Summary of the technology
A research institution and a university from Spain have developed a new family of antenna chromophores able to sensitize effectively luminescence of lanthanides to be applied as labelling probes for biomolecules.
Industrial partners specialized in fluorescent probes for biological research are being sought to collaborate through a patent license agreement.
Description of the technology
Luminescent lanthanide probes are emerging as powerful tools inin vitro labelling of biomolecules and nanoparticles for monitoring of bioassays in diagnostics or drug discovery.
Use of sensitizing chromophores or antennas as ligands in a lanthanide complex allows increasing luminescence intensity of the lanthanide ion. However, its current application is limited due to the difficulty to label the biomolecule in an easy way.
The authors have developed two families of antenna ligands able to bind efficiently to biomolecules and sensitize luminescence emission of lanthanide cations, especially Europium III cations (Eu3+) and Terbium III (Tb3+).
Assays performed with different peptides and proteins labelled with lanthanide complexes using the developed antennas showed between 2,000 and 12,000 fold luminescence increase with Tb3+ complexes and between 8,000 and 68,000 fold with Eu3+ complexes.
Similarly, nanoparticles labelled with these lanthanide complexes have been used efficiently for tumour cells imaging.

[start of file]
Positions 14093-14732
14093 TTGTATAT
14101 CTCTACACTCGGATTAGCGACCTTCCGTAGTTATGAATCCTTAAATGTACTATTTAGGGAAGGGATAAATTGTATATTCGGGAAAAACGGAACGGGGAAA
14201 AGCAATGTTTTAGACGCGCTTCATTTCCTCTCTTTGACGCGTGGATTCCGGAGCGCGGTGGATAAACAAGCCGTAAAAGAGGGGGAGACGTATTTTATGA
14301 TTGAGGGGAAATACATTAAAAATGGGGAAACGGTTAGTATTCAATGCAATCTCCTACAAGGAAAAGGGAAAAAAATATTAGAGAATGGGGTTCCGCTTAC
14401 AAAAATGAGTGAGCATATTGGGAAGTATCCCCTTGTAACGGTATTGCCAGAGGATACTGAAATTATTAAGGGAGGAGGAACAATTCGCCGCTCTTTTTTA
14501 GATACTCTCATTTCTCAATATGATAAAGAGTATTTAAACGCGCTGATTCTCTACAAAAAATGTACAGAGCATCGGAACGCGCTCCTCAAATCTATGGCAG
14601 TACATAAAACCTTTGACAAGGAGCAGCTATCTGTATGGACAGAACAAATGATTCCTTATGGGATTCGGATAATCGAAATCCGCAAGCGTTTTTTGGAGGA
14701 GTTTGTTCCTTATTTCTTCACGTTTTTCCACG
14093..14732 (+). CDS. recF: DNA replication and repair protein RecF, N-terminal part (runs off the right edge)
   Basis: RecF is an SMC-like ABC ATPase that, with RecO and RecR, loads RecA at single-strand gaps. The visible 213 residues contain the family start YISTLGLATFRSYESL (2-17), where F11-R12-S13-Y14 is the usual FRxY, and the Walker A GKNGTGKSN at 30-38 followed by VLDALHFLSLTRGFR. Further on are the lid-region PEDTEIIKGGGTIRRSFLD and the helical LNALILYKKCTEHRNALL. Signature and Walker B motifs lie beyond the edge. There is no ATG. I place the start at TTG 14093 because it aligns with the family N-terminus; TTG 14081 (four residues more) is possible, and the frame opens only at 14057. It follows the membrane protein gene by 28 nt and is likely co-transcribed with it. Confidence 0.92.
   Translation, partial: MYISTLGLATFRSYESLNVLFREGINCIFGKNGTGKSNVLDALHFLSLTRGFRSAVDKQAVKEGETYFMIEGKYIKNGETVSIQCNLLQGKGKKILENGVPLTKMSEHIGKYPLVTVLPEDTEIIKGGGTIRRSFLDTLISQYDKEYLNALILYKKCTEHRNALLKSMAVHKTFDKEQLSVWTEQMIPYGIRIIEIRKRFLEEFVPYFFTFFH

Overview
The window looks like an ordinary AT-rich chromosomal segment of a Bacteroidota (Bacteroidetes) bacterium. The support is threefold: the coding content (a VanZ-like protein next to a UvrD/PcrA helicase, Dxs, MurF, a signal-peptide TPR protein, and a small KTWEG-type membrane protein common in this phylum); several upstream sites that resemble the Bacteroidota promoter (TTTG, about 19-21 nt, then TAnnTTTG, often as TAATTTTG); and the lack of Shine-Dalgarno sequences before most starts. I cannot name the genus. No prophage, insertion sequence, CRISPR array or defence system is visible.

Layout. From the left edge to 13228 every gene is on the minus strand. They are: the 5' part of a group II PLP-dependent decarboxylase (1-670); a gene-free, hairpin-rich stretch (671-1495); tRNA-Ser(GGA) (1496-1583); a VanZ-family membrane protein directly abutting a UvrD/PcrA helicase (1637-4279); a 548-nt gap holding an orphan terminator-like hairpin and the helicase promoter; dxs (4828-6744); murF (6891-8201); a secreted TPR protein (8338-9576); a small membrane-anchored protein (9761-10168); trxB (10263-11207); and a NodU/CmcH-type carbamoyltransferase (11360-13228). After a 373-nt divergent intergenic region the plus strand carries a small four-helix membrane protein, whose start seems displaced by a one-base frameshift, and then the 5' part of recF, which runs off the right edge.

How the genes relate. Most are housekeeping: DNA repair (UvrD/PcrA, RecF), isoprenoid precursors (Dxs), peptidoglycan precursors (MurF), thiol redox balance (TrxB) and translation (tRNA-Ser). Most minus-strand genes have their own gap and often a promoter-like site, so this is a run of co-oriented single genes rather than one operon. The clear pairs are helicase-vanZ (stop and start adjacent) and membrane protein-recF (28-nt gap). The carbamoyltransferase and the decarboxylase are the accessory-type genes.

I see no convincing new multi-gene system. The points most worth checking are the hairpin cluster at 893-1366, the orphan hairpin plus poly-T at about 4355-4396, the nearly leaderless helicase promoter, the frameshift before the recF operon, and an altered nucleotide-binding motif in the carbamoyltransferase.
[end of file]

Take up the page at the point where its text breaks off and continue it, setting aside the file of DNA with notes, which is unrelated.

ADVANTAGES AND BENEFITS
Easy and efficient generation of luminescent lanthanide sensors using novel antennas able to increase the intensity of the lanthanide’s fluorescence emission once bonded to the target.
Effective implementation in the luminescent labelling of biomolecules and nanoparticlesin vitro.
Easy target labelling both in solution and in solid phase.
Advantages over organic fluorophores and fluorescent protein are:
- Long luminescence lifetime (μs-ms) erasing interferences by autofluorescence of the biological systems and increasing signal-to- noise ratio, hence sensitivity.
- Sharp emission peaks with narrow bandwidth that do not overlap.
- Large Stokes’ shift avoiding self-absorption.
They allow simultaneous use of different lanthanide probes to detect several targets (multichannel detection).
Intellectual property status
Patent already applied for
Universidad de Granada
Technology Transfer Office